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Can China’s restroom revolution also be LGBT-friendly?

When Chang, a middle-aged woman, was making her way to the restroom at The Nest, an upscale restaurant on Shanghai’s Bund, she was stopped by the manager—she’d been mistaken, due to her looks, for a man.

An argument ensued. “You people, neither male nor female,” the manager shouted. “I’ve seen plenty like you.” Later, several male attendants allegedly wrestled her to the ground, punching her body, head, and face. Police are now investigating the December incident, amid calls for a boycott of the business by LGBT groups and their supporters.

“A revolution is not a dinner party,” Mao Zedong once said. It is “an insurrection, an act of violence.” China’s “toilet revolution,” a state-backed directive spearheaded by President Xi Jinping to improve China’s public bathroom quality, officially refers to improvements like increasing the use of Western-style flush toilets and improving hygiene standards. However, Xi has also publicly supported a related effort to install so-called “third toilets.”

On third toilets that already exist in public areas and tourist sites around the country, the English translation—“family toilet,” “mother-baby toilet”—and illustration on the signs suggest they are simply unisex facilities, provided for those who may need to assist the opposite gender: parents with young children, for example. Though the toilet revolution, outlined by Xi in last November, was the first official effort to promote unisex restrooms, there have been numerous independent initiatives. In China, there are already genderless restrooms, neutral restrooms, and family restrooms, all essentially offering the same service.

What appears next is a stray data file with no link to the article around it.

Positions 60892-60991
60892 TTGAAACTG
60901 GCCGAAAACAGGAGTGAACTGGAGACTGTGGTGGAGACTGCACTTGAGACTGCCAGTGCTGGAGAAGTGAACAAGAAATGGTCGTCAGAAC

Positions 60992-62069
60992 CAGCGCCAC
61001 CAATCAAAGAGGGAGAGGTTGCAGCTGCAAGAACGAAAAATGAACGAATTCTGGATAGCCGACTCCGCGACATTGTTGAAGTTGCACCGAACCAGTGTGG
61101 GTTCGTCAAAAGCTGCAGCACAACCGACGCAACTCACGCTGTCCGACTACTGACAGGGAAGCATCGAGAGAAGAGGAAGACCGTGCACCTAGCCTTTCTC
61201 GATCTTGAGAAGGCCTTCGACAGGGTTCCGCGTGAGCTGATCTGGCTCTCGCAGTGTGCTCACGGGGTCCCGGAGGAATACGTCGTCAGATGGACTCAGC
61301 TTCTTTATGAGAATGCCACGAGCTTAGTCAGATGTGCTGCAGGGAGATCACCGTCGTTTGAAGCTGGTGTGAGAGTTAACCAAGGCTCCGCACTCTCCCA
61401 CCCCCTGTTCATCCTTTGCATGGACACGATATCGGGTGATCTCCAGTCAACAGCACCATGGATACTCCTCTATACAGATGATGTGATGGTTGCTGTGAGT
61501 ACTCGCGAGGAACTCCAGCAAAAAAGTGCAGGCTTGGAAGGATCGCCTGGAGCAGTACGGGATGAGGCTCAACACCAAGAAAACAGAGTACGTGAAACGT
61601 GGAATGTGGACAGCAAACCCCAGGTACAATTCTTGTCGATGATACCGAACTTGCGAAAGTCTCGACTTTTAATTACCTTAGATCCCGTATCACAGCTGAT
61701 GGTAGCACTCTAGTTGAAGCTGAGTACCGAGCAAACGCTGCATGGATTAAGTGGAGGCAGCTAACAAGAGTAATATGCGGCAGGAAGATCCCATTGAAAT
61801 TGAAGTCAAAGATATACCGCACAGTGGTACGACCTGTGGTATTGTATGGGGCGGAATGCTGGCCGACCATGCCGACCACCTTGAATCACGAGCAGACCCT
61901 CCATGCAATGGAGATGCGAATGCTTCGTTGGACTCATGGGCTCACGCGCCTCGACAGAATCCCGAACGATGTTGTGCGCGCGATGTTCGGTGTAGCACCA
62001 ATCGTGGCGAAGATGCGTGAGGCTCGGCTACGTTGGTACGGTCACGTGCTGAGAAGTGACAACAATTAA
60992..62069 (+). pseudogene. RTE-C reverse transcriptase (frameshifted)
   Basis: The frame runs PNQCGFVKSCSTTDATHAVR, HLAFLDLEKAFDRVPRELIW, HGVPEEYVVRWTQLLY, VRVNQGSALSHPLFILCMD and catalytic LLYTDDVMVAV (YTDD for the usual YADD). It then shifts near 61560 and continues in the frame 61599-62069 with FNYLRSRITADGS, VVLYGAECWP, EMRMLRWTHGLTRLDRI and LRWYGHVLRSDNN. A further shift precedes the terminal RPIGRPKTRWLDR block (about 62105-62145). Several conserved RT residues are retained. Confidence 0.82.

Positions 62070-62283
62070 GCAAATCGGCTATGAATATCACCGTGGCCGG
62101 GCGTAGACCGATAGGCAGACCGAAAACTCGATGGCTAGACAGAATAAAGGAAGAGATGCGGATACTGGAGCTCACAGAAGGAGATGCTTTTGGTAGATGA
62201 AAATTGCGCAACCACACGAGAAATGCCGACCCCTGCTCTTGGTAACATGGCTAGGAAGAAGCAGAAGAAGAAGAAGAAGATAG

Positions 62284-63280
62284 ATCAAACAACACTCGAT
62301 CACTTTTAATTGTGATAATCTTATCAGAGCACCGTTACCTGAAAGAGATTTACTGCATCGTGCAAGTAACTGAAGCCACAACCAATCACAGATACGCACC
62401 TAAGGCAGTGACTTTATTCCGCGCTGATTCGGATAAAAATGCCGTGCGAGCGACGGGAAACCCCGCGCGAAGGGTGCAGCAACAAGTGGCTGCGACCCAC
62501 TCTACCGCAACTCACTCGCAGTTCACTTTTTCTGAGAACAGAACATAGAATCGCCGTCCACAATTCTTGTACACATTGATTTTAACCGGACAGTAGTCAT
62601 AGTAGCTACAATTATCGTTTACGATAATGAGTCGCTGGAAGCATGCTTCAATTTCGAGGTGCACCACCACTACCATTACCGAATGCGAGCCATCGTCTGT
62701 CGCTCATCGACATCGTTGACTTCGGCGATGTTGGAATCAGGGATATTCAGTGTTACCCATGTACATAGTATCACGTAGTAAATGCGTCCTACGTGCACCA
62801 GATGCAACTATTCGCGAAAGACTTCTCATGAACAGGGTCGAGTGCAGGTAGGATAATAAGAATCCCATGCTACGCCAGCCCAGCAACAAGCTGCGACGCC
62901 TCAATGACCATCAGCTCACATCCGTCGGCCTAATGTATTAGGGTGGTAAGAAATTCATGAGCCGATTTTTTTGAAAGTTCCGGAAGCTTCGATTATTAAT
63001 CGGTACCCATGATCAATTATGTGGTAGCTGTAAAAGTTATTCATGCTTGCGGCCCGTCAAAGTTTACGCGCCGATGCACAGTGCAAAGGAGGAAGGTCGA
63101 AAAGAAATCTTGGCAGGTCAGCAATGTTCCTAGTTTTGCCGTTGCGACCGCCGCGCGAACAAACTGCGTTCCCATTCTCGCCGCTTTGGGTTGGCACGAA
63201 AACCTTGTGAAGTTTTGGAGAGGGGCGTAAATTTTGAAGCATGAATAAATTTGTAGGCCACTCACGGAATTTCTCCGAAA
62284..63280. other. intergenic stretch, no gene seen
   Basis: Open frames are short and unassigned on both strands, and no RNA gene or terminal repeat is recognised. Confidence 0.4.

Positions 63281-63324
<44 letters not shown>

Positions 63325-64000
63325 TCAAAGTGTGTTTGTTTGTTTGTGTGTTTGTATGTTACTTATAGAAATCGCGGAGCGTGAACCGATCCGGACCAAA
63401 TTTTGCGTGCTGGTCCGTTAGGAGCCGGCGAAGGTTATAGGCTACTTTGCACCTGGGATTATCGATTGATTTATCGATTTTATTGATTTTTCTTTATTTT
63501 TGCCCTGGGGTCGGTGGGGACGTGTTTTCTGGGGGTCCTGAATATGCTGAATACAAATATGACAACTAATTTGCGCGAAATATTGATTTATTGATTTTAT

One type, Beijing’s all-gender toilets, is being promoted by Beijing’s Gender Health Education Institute (BGHEI), specifically with the purpose of encouraging gender equality and diversity.

Martin Yang, BGHEI’s sustainable development manager, says that while their and Xi’s campaign differ in some ways, both contribute to providing safe places for all people to use a restroom. Yang points out that the concept of a unisex toilet isn’t necessarily revolutionary: Many rudimentary latrines and bathrooms are essentially communal. “It doesn’t make sense that they have this traditional man-woman sign on their doors,” says Yang. “But we want to say publicly…it’s super gender-friendly.”

“Friendship” and “equality” are two of the “Core Values of Chinese Socialism,” as outlined by the 18th Congress of the Communist Party in 2012. As long as the “third toilet” fits concept within these values, China may sidestep some of the politicized controversies that have hijacked the issue of non-traditional gender identities in the US, while promoting some values of its own: civility and harmony.

Toilet Trans-formation is a story from our issue, “Fast Forward.” To read the entire issue, become a subscriber and receive the full magazine.


Alexander Cecil McNab is a contributing writer at The World of Chinese.

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